Wonderful to visit St Werburgh's City Farm in Bristol, the first city farm outside London in the UK.
55,000 people visit the farm each year, for free (donations very welcome), and there are many opportunities to volunteer, go to workshops and events about growing and cooking, and one can even get married there! the city farm run youth and family events, helping people get into nature and get their hands into soil, and educating on the importance of knowing where your food comes from. There are horticultural programs for people with mental health concerns and learning difficulties, and seasonal celebrations.
I loved the pub nearby, with the seeing tree outside and the murals painted all over it, and the funky eco housing all around the site.
Well worth a visit!
Tinker's Bubble is a community and smallholding of around 40 acres near Yeovil, Somerset.
I visited for their open day and could not stop smiling the whole time I was there...
such an incredible place!
We entered at the bottom of the hill, and immediately came across a curious contraption... a steam engine powering a saw mill. The inhabitants get up at 5.30am to stoke the fire in the engine (it burns wood), to get it ready to roll at 9am. They then attach a belt, which powers the saw and cuts huge logs of wood. Incredible to see! The trees are felled by hand with saws, and the community runs weekend courses teaching people how to do it. They use douglas fir, larch and mixed broadleaf woodland.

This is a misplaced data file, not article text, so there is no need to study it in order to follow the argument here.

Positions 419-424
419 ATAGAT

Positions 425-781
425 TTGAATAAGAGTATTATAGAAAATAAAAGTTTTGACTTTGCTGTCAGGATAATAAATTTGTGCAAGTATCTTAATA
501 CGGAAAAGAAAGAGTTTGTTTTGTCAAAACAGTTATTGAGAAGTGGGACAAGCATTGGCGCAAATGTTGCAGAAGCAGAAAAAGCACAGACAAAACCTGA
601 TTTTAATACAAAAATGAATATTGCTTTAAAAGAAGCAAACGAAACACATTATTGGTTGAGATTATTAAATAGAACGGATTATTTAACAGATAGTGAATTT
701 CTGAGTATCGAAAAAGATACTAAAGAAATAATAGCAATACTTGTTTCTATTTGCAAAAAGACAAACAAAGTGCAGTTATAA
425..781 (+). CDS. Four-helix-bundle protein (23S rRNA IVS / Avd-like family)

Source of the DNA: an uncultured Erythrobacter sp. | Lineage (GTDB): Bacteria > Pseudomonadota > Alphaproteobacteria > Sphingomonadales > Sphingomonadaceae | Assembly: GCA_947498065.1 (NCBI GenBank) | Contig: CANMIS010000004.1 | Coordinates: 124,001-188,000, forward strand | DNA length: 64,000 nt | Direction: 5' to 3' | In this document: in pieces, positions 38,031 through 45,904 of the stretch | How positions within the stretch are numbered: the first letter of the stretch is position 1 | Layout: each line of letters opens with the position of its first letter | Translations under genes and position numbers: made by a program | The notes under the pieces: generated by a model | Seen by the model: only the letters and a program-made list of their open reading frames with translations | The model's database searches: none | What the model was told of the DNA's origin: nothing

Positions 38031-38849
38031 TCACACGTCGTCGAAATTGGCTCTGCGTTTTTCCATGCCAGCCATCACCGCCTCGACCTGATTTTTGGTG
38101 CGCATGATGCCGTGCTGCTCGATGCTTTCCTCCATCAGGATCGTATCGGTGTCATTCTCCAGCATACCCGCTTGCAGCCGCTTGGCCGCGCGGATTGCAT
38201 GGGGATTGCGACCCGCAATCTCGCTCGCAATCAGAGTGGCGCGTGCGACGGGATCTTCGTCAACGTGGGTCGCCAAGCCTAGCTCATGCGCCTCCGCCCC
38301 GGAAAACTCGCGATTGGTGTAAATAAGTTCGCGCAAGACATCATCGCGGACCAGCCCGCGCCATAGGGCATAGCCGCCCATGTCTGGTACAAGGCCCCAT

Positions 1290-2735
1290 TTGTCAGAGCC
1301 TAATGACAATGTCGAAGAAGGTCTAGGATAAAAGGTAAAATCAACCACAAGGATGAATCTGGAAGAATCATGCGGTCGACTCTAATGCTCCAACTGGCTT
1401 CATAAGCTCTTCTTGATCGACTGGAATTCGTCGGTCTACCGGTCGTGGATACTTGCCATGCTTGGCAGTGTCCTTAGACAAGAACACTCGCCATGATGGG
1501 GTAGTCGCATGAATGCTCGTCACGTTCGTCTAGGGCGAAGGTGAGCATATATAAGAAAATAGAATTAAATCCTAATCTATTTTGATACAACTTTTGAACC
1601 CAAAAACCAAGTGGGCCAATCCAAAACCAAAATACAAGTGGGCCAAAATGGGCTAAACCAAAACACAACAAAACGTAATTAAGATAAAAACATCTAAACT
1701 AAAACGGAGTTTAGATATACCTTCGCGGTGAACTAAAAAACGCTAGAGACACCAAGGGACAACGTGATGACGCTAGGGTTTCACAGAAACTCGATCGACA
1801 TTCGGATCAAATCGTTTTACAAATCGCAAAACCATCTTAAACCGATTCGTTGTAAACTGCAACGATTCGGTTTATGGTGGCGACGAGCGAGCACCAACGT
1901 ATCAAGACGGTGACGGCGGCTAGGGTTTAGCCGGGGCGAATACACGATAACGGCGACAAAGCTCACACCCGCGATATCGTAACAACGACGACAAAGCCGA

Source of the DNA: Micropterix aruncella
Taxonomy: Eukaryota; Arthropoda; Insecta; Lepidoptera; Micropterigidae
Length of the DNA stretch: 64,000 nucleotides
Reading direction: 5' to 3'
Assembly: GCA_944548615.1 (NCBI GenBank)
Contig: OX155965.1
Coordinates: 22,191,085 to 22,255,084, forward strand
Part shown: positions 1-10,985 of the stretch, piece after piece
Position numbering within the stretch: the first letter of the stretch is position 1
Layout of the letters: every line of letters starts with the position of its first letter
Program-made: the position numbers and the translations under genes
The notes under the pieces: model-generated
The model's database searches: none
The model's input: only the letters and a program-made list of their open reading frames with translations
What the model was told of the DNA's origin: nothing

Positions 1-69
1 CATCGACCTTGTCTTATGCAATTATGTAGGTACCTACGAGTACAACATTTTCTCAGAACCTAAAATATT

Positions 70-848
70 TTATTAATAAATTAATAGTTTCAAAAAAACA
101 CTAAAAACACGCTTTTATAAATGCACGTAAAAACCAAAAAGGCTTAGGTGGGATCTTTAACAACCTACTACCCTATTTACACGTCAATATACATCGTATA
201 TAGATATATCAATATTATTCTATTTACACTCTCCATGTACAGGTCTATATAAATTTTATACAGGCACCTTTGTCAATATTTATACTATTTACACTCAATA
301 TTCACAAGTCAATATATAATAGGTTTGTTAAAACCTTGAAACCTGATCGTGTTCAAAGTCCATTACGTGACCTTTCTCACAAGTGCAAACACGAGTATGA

The community makes their money from sustainable wood and also from making apple juice and selling organic vegetables at markets. On the open day the apple press was going, and the juice so tasty! They have many varieties of apple including Bramley and Discovery. They grow fruit and veg over two huge areas of land, and each of the nine inhabitants has an area to look after. Near the houses they grow the everyday veg, and at the moment they have pumpkins. On the other side of the land is their root vegetables and one of the inhabitants is growing quinoa. They use scythes for cutting hay, and sometimes a plough and horses for tilling the land.
They have sheep to look after the grass in the orchards, gypsy horses called Jim and Charlie to cart wood up and down the hills, and chickens for eggs. They also have two beautiful cows for milk, butter and cheese who they will breed alternate years and keep the calves, only taking the milk the calves don't need.
Their housing is on top of the hill in the midst of stunning, clean woodland. They have a ban on fossil fuels and use solar panels for their electricity, and a small wind turbine that tops it up, which powers everything they can possibly need. They have spring water on tap, and use compost toilets.